When you’re carving out a role for yourself as an expert contributor on TV and radio, it’s vital that you listen and watch as much ‘output’ as you can. It helps you work out where to ply your expertise and create opportunities for appearing. And it’s a way to find, and understand, your market.
Once you’ve found two or three ‘pet programme(s)’ on which you know you have a chance of appearing (because they tackle your subject area), you’re in a great position to feed them titbits from your world – your blog on something that happened recently, or a Tweet to the producer/presenter/programme with a news article they’d be interested in, that you can comment on – so your effort and energy is targeted on just a few programmes that really suit your expertise.
Start by simply switching on and tuning in to the programmes below, in the car, in the kitchen, allowing them enough time so you become familiar with what you’re hearing. Pay attention to the interviews between presenters and expert contributors (NOT the politicians, celebrities, sports personalities, reporters/correspondents or company spokespeople). It will take time to build the picture, so challenge yourself, be disciplined, be patient and make notes.
Discomfort zone warning: like anything new that you study, and when you apply ‘active listening’, it will take a bit of extra effort. It might even take you out of your comfort zone to begin with because we all become wedded to our favourite stations (no more Magic FM, sorry!) – but it will be worth it.
So, actively listen out for:
The stories or ‘items’ that get covered – is the programme likely to tackle your subject area?
The style/tone/pace – is it upbeat or laid-back, friendly or formal?
The duration of the interviews – as this will influence how you prepare for your appearance on the show.
How the questions are answered – be critical; could they have done better, did the expert make sense, did the expert make you want to listen more?
The contents of the show – is it themed, or a mixture of different topics, how newsy/current is it, what happens when and what is the interviewer’s style?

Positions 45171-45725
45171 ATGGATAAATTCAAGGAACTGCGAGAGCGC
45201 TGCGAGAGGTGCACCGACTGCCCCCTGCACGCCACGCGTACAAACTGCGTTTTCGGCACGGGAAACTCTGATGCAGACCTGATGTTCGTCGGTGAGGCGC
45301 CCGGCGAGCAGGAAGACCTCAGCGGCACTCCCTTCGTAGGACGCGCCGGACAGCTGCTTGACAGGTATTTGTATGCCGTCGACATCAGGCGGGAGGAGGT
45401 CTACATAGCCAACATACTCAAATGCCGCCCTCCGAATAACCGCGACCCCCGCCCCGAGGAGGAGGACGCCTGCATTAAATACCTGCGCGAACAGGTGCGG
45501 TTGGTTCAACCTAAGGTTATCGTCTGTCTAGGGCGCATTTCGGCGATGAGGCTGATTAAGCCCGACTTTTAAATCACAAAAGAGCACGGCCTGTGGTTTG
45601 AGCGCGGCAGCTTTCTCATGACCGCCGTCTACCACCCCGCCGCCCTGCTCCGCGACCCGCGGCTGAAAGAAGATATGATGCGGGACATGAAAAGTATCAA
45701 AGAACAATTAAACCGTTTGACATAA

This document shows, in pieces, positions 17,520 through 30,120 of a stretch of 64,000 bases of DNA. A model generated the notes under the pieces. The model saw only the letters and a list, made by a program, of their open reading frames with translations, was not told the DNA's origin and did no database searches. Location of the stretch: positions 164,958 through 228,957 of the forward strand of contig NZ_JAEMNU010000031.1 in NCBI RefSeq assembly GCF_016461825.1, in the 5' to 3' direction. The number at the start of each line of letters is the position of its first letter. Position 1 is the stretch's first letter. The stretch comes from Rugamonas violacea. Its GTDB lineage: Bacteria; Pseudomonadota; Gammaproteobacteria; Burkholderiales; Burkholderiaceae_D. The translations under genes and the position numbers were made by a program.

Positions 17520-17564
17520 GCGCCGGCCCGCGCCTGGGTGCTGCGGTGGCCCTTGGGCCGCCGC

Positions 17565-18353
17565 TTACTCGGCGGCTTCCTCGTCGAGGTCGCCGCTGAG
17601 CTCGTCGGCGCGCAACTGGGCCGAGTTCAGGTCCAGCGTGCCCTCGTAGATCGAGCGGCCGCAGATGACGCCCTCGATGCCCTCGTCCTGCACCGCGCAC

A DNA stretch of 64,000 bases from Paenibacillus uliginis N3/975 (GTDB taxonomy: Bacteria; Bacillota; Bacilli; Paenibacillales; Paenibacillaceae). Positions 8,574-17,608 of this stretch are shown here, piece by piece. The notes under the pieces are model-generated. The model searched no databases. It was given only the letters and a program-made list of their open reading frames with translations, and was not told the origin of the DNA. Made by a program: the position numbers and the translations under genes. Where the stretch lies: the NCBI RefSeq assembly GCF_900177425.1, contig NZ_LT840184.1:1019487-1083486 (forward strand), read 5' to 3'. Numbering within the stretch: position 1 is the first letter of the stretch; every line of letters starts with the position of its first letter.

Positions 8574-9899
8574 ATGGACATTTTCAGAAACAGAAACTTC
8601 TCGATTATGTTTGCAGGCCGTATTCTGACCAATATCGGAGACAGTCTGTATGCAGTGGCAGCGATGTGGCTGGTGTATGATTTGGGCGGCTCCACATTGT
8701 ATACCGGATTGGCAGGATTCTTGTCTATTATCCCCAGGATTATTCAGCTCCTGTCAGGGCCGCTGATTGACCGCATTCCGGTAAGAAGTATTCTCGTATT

And apply that to these radio programmes:
• Radio 2: Jeremy Vine – daily from midday
• Radio 4: Today programme – daily 6-9am (listen out for experts, not controversial and combative interviews)
• Radio 4: Any programme (not drama or comedy): scour the website to identify relevant specialist shows for your expertise
• World Service: ditto
• Your local radio station (especially if your customers tend to be local or you need a gentle introduction to being an on air guest)
Use http://www.bbc.co.uk/radio/ to catch up, get the BBC iPlayer Radio app and/or use the “Tune-in Radio” app – to listen to any station, anywhere in the world.
And occasionally watch some telly:
• BBC Breakfast always has interesting and varied guests/topics. (NB Not on iPlayer, so record it or watch it live.)
• Main news shows (BBC, ITV, Ch4, 5) are good for identifying different broadcast scenarios and what’s required of experts (live from a location, live in the studio, or pre-recorded reporter pieces), although interviewees are usually connected to the story in some way.
Your career and your business will benefit from being seen as expert. With in-depth, bespoke and supportive visibility coaching and consultancy, you can establish yourself as an expert in your field and get seen more, by more people. You can also enable your teams to become expert ambassadors for your brand. To discuss how you can increase your visibility, email me to arrange a call: email@example.com or visit my site for businesses, organisations and brands www.bitfamous.co.uk